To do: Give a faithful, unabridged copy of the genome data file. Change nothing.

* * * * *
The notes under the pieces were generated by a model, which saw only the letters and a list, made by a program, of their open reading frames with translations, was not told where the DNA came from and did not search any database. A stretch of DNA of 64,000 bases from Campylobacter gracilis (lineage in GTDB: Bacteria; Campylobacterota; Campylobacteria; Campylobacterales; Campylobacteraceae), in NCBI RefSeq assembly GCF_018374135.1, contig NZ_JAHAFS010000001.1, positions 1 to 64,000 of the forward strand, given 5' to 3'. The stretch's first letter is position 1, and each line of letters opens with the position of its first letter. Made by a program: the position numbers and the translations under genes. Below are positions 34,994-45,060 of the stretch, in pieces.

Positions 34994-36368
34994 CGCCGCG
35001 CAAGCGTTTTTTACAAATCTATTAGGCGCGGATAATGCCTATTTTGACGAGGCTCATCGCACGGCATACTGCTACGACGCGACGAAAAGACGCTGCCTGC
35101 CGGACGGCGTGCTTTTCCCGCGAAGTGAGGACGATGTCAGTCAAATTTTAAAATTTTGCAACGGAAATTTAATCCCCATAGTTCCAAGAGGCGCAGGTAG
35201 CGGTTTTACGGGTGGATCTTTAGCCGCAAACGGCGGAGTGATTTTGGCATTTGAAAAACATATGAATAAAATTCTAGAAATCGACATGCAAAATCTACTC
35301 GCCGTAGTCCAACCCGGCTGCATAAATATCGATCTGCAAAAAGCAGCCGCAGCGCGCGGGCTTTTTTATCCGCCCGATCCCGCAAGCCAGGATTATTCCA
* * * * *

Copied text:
The notes under the pieces were generated by a model, which saw only the letters and a list, made by a program, of their open reading frames with translations, was not told where the DNA came from and did not search any database. A stretch of DNA of 64,000 bases from Campylobacter gracilis (lineage in GTDB: Bacteria; Campylobacterota; Campylobacteria; Campylobacterales; Campylobacteraceae), in NCBI RefSeq assembly GCF_018374135.1, contig NZ_JAHAFS010000001.1, positions 1 to 64,000 of the forward strand, given 5' to 3'. The stretch's first letter is position 1, and each line of letters opens with the position of its first letter. Made by a program: the position numbers and the translations under genes. Below are positions 34,994-45,060 of the stretch, in pieces.

Positions 34994-36368
34994 CGCCGCG
35001 CAAGCGTTTTTTACAAATCTATTAGGCGCGGATAATGCCTATTTTGACGAGGCTCATCGCACGGCATACTGCTACGACGCGACGAAAAGACGCTGCCTGC
35101 CGGACGGCGTGCTTTTCCCGCGAAGTGAGGACGATGTCAGTCAAATTTTAAAATTTTGCAACGGAAATTTAATCCCCATAGTTCCAAGAGGCGCAGGTAG
35201 CGGTTTTACGGGTGGATCTTTAGCCGCAAACGGCGGAGTGATTTTGGCATTTGAAAAACATATGAATAAAATTCTAGAAATCGACATGCAAAATCTACTC
35301 GCCGTAGTCCAACCCGGCTGCATAAATATCGATCTGCAAAAAGCAGCCGCAGCGCGCGGGCTTTTTTATCCGCCCGATCCCGCAAGCCAGGATTATTCCA